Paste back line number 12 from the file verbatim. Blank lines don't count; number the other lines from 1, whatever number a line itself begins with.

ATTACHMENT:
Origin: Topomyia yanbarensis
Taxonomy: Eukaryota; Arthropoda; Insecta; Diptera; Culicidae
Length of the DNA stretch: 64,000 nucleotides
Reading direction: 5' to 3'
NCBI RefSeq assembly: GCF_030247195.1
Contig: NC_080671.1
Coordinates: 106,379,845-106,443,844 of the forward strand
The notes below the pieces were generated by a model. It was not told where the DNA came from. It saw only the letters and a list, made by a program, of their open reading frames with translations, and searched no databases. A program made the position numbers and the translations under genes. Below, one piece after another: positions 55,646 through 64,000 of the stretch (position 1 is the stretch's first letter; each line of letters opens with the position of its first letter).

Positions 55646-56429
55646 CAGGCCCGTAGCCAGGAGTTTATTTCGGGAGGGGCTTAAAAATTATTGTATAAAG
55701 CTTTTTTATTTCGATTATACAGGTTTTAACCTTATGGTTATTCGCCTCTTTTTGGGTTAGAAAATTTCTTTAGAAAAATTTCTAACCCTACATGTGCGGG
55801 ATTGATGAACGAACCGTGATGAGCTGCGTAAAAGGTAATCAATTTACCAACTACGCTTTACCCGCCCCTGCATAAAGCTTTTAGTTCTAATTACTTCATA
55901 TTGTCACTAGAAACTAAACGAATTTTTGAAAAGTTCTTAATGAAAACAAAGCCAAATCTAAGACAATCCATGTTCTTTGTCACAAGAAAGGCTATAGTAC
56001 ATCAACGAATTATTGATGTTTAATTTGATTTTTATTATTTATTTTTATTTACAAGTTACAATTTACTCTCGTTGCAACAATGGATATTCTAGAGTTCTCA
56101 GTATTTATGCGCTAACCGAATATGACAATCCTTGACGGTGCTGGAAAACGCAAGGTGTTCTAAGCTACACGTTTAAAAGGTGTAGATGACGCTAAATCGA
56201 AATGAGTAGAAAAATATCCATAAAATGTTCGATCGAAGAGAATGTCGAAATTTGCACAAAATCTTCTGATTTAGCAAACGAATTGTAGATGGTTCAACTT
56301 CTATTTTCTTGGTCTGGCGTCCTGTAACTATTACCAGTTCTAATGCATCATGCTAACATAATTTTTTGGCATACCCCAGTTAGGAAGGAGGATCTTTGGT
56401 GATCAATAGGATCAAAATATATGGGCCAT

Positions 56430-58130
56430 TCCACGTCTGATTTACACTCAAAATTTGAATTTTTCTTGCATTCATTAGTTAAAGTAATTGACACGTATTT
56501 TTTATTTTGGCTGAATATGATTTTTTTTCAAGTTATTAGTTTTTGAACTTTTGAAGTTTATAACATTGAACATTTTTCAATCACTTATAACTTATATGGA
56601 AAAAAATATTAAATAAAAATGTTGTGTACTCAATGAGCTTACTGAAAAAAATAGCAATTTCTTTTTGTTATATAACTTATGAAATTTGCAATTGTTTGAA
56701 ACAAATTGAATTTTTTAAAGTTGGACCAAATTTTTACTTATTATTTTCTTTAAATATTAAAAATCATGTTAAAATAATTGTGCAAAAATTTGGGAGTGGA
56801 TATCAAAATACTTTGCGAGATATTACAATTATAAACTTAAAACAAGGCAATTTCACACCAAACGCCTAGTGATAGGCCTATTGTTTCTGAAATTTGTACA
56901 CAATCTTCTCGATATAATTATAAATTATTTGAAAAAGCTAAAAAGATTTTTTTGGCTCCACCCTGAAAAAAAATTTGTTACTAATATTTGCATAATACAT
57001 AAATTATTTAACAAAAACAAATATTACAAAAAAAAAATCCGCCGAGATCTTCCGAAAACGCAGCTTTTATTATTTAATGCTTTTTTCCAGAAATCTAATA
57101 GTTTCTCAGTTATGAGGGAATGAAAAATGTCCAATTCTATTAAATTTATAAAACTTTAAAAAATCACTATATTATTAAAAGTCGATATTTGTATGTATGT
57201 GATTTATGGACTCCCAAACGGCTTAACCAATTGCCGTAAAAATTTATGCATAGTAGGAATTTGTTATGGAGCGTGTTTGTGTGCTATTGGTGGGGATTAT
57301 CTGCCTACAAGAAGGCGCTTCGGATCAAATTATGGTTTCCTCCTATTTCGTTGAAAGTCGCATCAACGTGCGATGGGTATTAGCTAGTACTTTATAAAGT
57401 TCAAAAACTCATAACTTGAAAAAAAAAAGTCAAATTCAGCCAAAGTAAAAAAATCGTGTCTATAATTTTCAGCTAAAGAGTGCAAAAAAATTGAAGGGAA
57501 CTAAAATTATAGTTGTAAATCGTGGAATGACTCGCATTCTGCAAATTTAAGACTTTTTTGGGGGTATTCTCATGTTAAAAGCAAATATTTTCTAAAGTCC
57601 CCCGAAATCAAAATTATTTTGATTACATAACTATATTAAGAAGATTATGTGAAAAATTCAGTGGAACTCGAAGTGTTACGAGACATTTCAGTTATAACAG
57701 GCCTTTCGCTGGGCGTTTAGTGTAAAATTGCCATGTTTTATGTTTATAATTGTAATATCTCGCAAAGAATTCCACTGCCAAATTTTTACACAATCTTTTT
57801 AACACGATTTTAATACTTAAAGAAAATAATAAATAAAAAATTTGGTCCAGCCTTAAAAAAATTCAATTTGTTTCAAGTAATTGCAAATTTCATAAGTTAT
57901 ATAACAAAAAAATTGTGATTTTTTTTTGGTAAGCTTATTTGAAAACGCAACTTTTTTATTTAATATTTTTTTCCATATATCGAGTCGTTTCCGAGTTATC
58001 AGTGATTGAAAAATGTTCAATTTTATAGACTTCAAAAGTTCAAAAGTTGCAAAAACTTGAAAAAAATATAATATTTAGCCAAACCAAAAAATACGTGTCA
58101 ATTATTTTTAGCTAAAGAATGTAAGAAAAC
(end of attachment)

55801 ATTGATGAACGAACCGTGATGAGCTGCGTAAAAGGTAATCAATTTACCAACTACGCTTTACCCGCCCCTGCATAAAGCTTTTAGTTCTAATTACTTCATA